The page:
"With that level of market control, I guess I shouldn’t be too surprised with AT&T-DirecTV’s my way or the highway attitude. But might doesn’t make right." -Armstrong Williams
In deciding to discontinue the carriage of WEYI-TV, Saginaw, Michigan, and walking away recently from retransmission negotiations that had been active for months, Pay TV titan AT&T-DirecTV is acting like a 19th century monopolist. It is using its gatekeeper power against a local free-to-the-home TV station to limit viewer choices. Compounding that sin, in the case of WEYI-TV, an NBC affiliate, AT&T-DirecTV is also impacting diversity by truncating market access by one of fewer than 18 African-American owned TV stations in the nation. As that African-American owner, I’m frustrated and mad.
AT&T-DirecTV is the poster child of the highly concentrated -- at the national, regional and local levels -- pay TV industry. Unlike broadcasters, the Pay TV industry faces no limitations on their ability to reach additional subscribers via their video, broadband or OTT services, nor any restrictions on their acquisition of or affiliation with programming networks or content. As recent comments filed by the NAB in the FCC’s current Quadrennial Ownership Review note, at the end of 2018 “70% of all TV households still subscribe to a traditional Pay TV service.” NAB further notes that the 10 largest Pay TV providers, including AT&T-DirecTV, “control a whopping 94.5% of the nationwide pay TV market and 91.5% of the nationwide broadband market; [and] the top four providers [including AT&T-DirecTV] control 79.4% of the pay TV market and 71.0% of the broadband market.”
With that level of market control, I guess I shouldn’t be too surprised with AT&T-DirecTV’s my way or the highway attitude. But might doesn’t make right. Moreover, with a market capitalization of $235 billion, which dwarfs that of even the largest TV broadcast groups like Nexstar ($5.4 billion) and Sinclair ($4.2 billion), AT&T-DirecTV is more than a Goliath to my WEYI-TV David.
The Pay TV industry, including AT&T-DirecTV, defend their conduct by arguing that their retransmission consent fees with TV broadcasters is just too expensive. But as NAB has pointed out, according to the Kagan research group total broadcast retransmission consent fees in 2018 were only 15.1% of total Pay TV programming fees (counting broadcast stations, basic cable, premium cable and regional sports networks). At the same time, broadcast stations, like my WEYI-TV, accounted for almost 34% of prime time viewing in 2018. Bottom line, the value of broadcast programming is well worth the price Pay TV pays. And, as NAB goes on to explain, “the year-over-year growth rate in TV stations’ retransmission revenues dropped [in 2018] to roughly half what it had been in 2017 (down from 17.4% to 8.5%).”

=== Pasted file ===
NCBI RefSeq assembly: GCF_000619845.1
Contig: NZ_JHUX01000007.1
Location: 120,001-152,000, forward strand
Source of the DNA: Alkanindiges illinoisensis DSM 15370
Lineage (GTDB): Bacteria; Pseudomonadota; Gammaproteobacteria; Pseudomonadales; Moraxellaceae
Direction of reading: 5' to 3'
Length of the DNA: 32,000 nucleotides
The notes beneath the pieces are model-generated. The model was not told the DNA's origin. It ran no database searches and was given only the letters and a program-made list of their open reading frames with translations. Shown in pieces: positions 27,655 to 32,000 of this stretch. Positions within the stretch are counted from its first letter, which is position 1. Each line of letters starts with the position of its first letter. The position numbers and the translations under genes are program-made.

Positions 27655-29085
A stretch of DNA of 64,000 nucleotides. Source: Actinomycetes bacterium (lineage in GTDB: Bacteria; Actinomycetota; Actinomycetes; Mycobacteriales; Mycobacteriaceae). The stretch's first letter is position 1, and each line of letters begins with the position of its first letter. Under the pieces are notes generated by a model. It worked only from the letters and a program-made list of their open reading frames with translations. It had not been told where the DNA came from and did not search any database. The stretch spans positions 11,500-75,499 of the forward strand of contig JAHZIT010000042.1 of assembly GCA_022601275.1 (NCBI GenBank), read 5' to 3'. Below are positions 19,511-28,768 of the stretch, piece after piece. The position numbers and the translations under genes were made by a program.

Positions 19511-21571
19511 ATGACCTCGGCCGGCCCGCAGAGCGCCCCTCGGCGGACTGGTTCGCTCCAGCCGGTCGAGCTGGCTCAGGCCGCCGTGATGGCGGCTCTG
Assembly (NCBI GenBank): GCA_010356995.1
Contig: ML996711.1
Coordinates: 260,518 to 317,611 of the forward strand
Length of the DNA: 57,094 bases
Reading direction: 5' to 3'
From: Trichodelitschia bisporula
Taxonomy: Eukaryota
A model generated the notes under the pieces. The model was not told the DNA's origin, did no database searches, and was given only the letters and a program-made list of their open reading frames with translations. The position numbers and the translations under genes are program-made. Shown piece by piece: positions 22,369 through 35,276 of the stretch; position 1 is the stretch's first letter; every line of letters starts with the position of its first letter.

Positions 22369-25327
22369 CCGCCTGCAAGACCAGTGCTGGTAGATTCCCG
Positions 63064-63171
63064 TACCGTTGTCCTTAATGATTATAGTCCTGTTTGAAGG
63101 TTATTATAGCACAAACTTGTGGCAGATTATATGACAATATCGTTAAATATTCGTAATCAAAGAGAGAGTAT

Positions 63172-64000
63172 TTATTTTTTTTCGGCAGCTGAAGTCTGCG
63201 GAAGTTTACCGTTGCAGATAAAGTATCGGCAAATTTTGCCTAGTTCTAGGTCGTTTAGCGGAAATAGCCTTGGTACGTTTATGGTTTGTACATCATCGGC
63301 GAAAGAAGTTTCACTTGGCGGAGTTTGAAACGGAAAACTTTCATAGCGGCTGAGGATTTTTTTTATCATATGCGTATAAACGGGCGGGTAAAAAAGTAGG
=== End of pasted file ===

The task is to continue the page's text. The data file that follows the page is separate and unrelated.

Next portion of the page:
The numbers demonstrate the value of broadcast TV’s programming to the Pay TV titans, so AT&T-DirecTV’s conduct in deciding to discontinue carriage of WEYI-TV and walk away from retransmission negotiations makes no sense (economic or otherwise). On the reverse side for WEYI, retrains fees are its life’s blood, and without them it’s ability to provide compelling, public interest programming is critically undercut. That serves no one’s interest, least of all the public. I thus urge AT&T-DirecTV to reconsider its position, reinstate WEYI-TV’s carriage, and return to the negotiating table. If it doesn’t, as one of the very few African-American TV station owners, I can only wonder if something else is in play; Lord I hope not!
The smarter way to stay on top of broadcasting and cable industry. Sign up below.
Thank you for signing up to Broadcasting & Cable. You will receive a verification email shortly.
There was a problem. Please refresh the page and try again.